1. Intent – Bullies start out building intent. This includes the reasoning and motivation behind their abuse toward a particular person or group of people. Because bullies create this intent first, they feel justified in bullying another person. They see what the action of bullying can gain them, assess how far they can likely go without getting caught, and how much enjoyment they will get from the other person’s pain.

2. Interview – After weighing out the benefits and risks, a bully will approach their intended target and test them out to see how easy or difficult of a target they will be. They will usually ask questions they planned in advance to test the target’s resolve, courage, and verbal skills. From the target’s answers, the bully will assess if he or she is a worthy target. Sometimes this interview process is carried out from a distance through observation.

3. Positioning – Once they have decided who they will target, bullies will position themselves for attack. Sometimes, the position is a physical location. A bully will know where to go so they will have the most power, and won’t get caught. This might be a place on the playground, or a spot in the hallway or cafeteria where they can’t be seen by a teacher. It could be a location the bully and his or her group have claimed as their territory. Sometimes, the position is relational instead of physical. A bully may pretend to be friends with the target to lower his or her defenses and help gather ammunition to be used later. Help teach your children how to avoid being positioned by a bully. There may be certain places they should avoid going.

4. Attack – The attack itself takes preparation on the part of the bully and the bully’s helpers. The attack is often proceeded by a display of posturing. This will likely include things like pointing, mocking, and staring. They will try to provoke or intimidate the target before they attack. The attack itself may be physical, it may be verbal, or it may be social. This is the part of the process that we recognize as the act of bullying.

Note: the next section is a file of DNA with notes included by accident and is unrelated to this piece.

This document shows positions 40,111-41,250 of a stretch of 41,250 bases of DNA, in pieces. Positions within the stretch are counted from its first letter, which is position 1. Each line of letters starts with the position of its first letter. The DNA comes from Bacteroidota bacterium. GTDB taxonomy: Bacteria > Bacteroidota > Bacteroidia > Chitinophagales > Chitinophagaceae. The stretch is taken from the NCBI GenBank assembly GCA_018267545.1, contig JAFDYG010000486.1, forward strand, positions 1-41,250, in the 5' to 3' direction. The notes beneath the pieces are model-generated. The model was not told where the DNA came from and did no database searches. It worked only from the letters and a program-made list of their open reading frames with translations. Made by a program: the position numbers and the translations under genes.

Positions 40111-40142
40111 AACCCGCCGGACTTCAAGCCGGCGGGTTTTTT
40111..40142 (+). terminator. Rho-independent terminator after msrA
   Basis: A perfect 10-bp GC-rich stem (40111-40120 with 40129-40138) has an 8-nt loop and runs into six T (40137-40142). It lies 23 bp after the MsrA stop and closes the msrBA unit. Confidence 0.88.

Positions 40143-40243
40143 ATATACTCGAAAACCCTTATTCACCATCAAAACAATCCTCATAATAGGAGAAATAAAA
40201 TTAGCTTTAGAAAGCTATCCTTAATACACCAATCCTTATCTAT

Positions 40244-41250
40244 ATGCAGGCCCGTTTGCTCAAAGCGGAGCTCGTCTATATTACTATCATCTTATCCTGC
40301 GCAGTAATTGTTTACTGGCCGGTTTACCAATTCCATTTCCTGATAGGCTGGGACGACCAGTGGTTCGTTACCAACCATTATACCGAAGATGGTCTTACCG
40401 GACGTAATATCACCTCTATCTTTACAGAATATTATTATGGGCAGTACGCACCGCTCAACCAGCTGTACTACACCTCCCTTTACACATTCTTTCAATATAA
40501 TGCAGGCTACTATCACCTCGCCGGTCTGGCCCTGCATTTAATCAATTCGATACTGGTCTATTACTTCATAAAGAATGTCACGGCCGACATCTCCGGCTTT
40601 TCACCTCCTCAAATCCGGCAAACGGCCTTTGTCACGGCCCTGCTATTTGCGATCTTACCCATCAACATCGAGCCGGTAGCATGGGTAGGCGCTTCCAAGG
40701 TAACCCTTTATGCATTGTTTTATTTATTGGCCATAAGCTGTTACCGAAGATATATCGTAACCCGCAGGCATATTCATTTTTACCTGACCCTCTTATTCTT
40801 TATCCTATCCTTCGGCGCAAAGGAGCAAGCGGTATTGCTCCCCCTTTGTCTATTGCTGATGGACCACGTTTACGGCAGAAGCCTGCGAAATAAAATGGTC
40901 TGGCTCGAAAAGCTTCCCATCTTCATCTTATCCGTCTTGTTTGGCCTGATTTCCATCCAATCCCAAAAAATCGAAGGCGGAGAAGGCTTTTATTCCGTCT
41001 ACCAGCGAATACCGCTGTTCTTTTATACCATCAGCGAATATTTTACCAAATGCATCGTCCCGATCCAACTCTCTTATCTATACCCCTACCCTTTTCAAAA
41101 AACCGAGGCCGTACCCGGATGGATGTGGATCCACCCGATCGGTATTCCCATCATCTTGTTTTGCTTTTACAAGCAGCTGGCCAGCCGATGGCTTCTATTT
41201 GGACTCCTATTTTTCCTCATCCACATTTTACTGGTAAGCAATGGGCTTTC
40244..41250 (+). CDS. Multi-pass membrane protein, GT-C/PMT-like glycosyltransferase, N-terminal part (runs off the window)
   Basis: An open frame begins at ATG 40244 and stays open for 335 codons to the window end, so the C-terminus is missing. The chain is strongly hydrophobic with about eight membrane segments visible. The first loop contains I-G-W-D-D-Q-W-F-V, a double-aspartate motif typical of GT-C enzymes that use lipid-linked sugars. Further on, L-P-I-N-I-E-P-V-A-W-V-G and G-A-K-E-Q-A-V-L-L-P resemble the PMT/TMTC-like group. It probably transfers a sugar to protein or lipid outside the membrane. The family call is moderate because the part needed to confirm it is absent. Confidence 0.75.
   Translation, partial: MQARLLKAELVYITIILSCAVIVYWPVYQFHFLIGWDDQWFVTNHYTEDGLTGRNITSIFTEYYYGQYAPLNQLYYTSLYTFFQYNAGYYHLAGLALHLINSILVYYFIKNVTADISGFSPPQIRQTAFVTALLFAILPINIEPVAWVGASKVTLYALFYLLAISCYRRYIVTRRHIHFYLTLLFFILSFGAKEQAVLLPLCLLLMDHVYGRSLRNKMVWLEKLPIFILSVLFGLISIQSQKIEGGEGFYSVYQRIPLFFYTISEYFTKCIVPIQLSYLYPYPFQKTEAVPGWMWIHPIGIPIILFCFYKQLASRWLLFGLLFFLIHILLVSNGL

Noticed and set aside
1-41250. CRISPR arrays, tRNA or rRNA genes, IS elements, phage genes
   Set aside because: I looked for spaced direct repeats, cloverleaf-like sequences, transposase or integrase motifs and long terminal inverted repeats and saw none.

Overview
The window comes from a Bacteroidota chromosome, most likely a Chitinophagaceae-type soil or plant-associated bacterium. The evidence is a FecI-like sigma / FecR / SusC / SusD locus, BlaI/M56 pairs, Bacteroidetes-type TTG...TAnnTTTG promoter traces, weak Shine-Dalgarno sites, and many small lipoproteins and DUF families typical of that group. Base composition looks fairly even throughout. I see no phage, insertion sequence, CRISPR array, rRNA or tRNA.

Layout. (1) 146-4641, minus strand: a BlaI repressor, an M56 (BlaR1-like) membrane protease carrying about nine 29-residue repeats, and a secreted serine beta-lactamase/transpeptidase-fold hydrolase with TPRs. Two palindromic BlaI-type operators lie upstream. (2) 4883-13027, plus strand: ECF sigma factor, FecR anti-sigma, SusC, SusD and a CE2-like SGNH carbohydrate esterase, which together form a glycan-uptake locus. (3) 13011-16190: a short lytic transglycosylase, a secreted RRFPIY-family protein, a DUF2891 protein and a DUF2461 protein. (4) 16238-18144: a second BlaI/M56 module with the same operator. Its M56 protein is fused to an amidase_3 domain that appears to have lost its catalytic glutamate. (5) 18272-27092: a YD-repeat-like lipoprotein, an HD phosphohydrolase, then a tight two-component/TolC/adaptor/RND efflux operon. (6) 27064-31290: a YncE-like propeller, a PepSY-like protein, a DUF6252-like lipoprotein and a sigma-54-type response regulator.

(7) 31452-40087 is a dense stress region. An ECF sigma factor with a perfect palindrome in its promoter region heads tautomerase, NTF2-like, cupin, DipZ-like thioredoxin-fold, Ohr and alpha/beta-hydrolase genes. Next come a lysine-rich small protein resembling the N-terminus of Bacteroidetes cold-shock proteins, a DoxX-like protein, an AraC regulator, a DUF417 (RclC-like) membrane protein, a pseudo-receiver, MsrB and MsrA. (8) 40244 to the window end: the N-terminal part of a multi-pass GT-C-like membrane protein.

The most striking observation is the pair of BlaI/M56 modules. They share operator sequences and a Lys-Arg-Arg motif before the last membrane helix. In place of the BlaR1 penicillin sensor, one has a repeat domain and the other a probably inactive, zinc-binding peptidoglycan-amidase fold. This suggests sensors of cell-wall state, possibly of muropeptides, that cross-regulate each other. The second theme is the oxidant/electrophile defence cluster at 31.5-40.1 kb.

5. Reaction – After the bully has attacked, there will be a lull between rounds. Teach your child to recognize this lull and to take the opportunity to escape to a public place before the second attack begins. The sooner they can extract themselves from the situation, the better.

Bullying is a premeditated action, not normal behavior

The bully dynamic is not, nor should it be considered a normal part of growing up. It is an intentional, premeditated act intended to harm another person. When we recognize the signs of bullying taking place, it is essential for the well being of both the bully and the victim that the bullying end.

Bullying expert Paul Coughlin trains parents, educators and teens what to do to end bullying. Request more information about booking Paul by filling out this form. A program coordinator will contact you to see what program might best fit your needs.

 

*This article was written with assistance from Paul Coughlin’s parent resource “4-Circle Solution to Bullying.” The full document will be available for purchase soon from The Protectors website.

 

Learn more about bullying on our bullying topic page.